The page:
Small ratchet tie-downs with one inch wide straps were an easy choice for our new rack design. These ratchet tie downs were small and economical but the fact that they have 2 loose ends with hooks and an operating mechanism in the middle makes them less than convenient to use for fastening and removing ladders and loads all day long. The T-slots incorporated in our extrusions allowed us to eliminate one loose end of the assembly and to mount the body of the ratchet directly to the legs of our rack. With this method we had only one loose end with a hook and a rigidly mounted body. This was quick, easy to use and always part of the rack which made it the most practical tie-down method at the time. After a few years, we had sold over 50,000 of these ratchet tie-downs and although we continue to sell a lot of them, we realized they were not the perfect solution. The big down side is that they are made of steel and, although they're plated, they still rust and become difficult to use. Periodic lubrication helps but it attracts dirt and grime which results in an unclean, unprofessional appearance. Also, if you're tying down a small load, like a single ladder, the unused portion of the strap is left trailing in the wind beating on the rack, ladders or tool boxes and in general, wearing out.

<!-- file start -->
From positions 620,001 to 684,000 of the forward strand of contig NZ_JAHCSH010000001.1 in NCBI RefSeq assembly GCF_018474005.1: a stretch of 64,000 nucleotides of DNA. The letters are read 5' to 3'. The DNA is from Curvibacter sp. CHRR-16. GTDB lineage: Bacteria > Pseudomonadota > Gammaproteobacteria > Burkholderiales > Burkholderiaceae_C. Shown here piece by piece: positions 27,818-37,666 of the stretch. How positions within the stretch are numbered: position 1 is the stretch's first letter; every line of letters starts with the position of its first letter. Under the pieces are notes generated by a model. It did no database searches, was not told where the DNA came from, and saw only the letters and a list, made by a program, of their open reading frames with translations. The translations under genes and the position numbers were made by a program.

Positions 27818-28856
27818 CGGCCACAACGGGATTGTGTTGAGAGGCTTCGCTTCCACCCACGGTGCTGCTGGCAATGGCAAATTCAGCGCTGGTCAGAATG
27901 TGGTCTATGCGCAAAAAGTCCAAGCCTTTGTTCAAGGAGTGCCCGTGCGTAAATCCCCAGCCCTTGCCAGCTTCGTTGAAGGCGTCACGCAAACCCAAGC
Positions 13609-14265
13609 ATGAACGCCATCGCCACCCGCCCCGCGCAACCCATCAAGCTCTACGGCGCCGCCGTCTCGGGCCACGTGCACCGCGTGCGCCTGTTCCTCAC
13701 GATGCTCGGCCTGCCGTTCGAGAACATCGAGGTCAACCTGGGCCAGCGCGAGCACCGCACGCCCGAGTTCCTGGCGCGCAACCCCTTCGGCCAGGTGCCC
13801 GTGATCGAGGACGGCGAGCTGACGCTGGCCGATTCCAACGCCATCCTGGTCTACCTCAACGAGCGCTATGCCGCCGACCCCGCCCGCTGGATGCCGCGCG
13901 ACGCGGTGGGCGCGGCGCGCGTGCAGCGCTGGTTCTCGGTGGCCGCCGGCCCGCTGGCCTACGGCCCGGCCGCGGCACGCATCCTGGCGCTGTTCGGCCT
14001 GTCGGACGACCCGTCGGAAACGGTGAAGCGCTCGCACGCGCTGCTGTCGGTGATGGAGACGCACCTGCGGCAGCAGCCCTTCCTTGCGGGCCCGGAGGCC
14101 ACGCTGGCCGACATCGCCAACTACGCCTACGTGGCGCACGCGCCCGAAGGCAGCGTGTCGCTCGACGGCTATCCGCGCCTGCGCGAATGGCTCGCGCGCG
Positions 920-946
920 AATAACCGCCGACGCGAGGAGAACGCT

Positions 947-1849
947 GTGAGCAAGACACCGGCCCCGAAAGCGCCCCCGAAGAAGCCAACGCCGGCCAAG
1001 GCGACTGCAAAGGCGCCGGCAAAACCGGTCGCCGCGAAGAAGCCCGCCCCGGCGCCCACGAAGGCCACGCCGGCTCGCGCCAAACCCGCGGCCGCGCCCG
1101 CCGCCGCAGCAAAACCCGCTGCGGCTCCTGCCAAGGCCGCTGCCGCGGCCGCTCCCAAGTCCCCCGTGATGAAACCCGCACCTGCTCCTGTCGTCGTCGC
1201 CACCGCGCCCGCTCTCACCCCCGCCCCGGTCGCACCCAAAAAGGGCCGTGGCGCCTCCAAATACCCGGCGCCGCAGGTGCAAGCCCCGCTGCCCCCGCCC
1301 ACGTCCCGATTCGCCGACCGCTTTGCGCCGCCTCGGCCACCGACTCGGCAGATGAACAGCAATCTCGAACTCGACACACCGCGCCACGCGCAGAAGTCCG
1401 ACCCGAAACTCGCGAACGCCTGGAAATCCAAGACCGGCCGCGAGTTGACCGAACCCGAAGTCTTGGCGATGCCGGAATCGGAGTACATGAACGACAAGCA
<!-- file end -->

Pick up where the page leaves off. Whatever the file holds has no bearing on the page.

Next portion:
It was clear a better tie-down system was needed. Our new tie-down would be called the Work Winch. It needed to be adaptable to all of our racks, it needed to be rust proof, it had to be able to spool up its entire strap, have a hand wheel for rapid spooling and a handle always attached to it for tightening. It also needed to be easily assembled for either left or right hand operation so that the spools could be mounted inboard of the front and rear trusses when mounted on the truck. A design emerged that would incorporate an existing element of the rack - namely, the gussets in pick up trucks and the mounting brackets in vans. They would have an identical configuration of holes, or bores, in which to receive the moving parts of this left and right hand winch. By incorporating the proper bore sizes into what is now known as I.T.S. (Integrated Tie-Down System) series gussets and brackets, we eliminated the need to manufacture a separate frame for the winch and at the same time created a universal mount to be used with the different gussets and brackets for the moving parts of our Work Winch. After many long hours and many trips back to the drawing board, the Work Winch was born out of a design that satisfied all the criteria and our rack was truly one system.
We hope that as you've read this, you will relate to some of the challenges of working out of a truck with a ladder rack, and that you can see why we and many others think that System One makes the most practical, highest quality rack in the country.